NA SISTER: Sharing Outcomes of a
three-year HIV/AIDS Prevention
By Beatrice Norton (Hopi Tribe), Frances Cupis (Pascua Yaqui Tribe), and
Gwenda Gorman (ITCA)
• Background – Statistics/SISTA
• Adaptation Process/Tailoring to Tribes
• Next Steps
• America Indians/Alaska Natives (AI/AN) in AZ
have the second highest Chlamydia and
Gonorrhea rates in Arizona among 10-19 years old
• AI/AN in AZ have the third highest HIV/AIDS rates
• The ITCA received a three-year grant from the
Office of Women’s Health to adapt the evidence-
based intervention, Sisters Informing Sisters on
Topics About AIDS (SISTA) for American Indian
women in Arizona
• Discussions and activities to empower women
to praise their strengths and identify role
models in their communities.
• Risk reduction skills building.
• Take home assignments that includes their
• Original curriculum targeted African-American
• A group-based evidenced-based intervention
• Includes 5, two-hour sessions, with two optional
Session 1: Ethnic and Gender Pride
Session 2: HIV/AIDS Education
Session 3: Assertiveness Skills Training
Session 4: Behavioral Self-Management
Session 5: Coping Skills
Women who completed the SISTA
• Increased consistent condom use.
• Greater sexual self control.
• Greater sexual communication.
• Greater sexual assertiveness.
• Increased partners’ adoption of norms
supporting consistent condom use.
To provide culturally appropriate HIV/AIDS
prevention education to AI/AN women in Arizona,
through adapting, tailoring, and implementing the
Sisters Informing Sisters on Topics about AIDS
• Two women were identified from each tribal
site to participate in a four-day SISTA Facilitator
Training by CDC in May of 2010.
• Face to face meetings were held with the tribes
on further discussion of adaptation steps.
• Each tribe conducted feedback sessions and key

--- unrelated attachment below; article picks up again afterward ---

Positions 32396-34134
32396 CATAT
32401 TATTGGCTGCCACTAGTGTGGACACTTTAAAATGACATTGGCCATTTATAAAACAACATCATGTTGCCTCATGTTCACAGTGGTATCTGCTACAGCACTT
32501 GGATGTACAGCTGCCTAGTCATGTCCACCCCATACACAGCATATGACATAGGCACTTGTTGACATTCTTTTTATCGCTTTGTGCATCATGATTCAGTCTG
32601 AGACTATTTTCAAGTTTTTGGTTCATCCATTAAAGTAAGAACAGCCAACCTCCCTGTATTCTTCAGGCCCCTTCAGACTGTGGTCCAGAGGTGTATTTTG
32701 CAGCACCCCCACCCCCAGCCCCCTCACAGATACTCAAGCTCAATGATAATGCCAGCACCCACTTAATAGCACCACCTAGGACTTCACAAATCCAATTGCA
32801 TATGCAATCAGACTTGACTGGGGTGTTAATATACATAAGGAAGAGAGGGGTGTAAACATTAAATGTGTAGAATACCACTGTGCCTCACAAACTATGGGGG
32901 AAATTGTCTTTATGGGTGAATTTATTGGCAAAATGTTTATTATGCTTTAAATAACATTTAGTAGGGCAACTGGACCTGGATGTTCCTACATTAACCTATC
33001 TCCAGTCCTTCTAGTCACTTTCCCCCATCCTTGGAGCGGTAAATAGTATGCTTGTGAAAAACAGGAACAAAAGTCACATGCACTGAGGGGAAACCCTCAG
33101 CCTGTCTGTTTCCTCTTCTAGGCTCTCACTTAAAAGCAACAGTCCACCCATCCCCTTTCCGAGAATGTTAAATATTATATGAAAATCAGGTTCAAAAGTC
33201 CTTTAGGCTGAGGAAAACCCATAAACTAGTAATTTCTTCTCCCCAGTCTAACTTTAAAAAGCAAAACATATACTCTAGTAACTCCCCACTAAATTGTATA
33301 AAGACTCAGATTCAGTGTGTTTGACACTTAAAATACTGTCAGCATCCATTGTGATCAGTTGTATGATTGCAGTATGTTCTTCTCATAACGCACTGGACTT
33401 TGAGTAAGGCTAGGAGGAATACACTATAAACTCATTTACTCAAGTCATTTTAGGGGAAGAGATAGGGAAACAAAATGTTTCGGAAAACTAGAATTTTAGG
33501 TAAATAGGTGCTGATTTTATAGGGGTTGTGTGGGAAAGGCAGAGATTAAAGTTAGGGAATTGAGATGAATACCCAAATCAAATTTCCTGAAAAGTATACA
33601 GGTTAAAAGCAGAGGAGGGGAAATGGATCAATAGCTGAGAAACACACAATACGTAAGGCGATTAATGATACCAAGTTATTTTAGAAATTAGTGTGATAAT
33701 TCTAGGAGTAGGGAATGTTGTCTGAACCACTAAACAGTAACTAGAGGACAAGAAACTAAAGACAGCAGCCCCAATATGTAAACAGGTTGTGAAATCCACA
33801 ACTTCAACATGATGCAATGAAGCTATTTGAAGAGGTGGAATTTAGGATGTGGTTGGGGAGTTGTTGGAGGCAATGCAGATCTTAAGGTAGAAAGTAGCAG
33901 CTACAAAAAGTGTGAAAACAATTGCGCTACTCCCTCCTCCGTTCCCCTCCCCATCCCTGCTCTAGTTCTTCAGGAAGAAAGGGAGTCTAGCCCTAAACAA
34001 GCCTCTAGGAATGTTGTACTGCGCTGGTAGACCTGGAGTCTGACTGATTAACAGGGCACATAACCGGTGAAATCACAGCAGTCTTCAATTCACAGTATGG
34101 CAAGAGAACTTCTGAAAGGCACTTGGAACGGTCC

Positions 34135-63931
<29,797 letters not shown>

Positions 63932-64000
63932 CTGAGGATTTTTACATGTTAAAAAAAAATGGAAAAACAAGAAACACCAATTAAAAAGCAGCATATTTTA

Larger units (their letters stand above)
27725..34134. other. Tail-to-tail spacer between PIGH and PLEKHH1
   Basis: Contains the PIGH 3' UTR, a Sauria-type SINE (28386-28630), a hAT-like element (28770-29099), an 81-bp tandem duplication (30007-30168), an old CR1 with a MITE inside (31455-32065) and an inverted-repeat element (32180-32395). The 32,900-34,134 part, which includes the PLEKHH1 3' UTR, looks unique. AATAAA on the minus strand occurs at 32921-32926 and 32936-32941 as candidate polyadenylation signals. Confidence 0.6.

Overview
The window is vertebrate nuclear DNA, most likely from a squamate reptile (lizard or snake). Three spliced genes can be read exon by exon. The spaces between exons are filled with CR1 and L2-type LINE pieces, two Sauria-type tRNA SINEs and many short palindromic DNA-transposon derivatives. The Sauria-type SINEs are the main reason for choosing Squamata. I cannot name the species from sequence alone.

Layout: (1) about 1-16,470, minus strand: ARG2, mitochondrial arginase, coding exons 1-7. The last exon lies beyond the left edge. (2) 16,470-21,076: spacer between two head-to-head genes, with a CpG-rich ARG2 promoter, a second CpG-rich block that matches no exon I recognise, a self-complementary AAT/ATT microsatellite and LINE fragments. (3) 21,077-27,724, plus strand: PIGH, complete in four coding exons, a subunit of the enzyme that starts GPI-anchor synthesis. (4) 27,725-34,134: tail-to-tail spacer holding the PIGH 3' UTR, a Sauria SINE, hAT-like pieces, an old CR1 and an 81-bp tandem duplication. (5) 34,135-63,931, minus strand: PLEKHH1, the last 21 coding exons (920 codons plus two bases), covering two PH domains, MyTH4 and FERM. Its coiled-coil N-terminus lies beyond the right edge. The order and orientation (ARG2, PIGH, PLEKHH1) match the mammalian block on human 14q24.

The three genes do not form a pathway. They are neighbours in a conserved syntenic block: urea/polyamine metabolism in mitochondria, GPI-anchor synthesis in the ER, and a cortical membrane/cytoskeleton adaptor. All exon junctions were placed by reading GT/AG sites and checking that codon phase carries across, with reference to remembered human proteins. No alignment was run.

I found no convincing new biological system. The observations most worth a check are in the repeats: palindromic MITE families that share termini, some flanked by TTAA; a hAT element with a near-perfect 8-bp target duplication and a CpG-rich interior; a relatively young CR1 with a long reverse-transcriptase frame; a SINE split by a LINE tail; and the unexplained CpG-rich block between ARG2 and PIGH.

informant interviews on how to implement the
project in their respective communities.
• Recruited at least 40 women American Indian
women to receive sessions from original
• Women received gifts cards for participating in
the sessions and were offered an additional gift
card for voluntarily getting an HIV/STD test.
• Feedback from participants were recorded to
make changes to new curriculum, Native
American Sister Informing Sister: Educating,
Talking, and Reducing Risk.
• Capacity building activities were provided to
facilitators (i.e. Program Evaluation, Effective
• Facilitator Training on the new NA SISTER
curriculum held in Phoenix, AZ
• Facilitator observations were conducted to ensure
fidelity of curriculum
• Targets American Indian women
• Group based intervention with six sessions:
Historical Trauma and Cultural Resilience
session added (based on literature review
conducted and feedback)
• American Indian poems added and activities and
role play scenarios were changed
• Modified “SISTAS Assertiveness Model” acronym to
“SISTER Proactive Communication Model”
• New design cover for curriculum
Tailoring to Tribes - Hopi
NATIVE AMERICAN SISTER PROJECT
Na'na tupkom na'nami tunat yaw yungwa
(Sisters helping to protect one another….)
Motto: Women’s Journey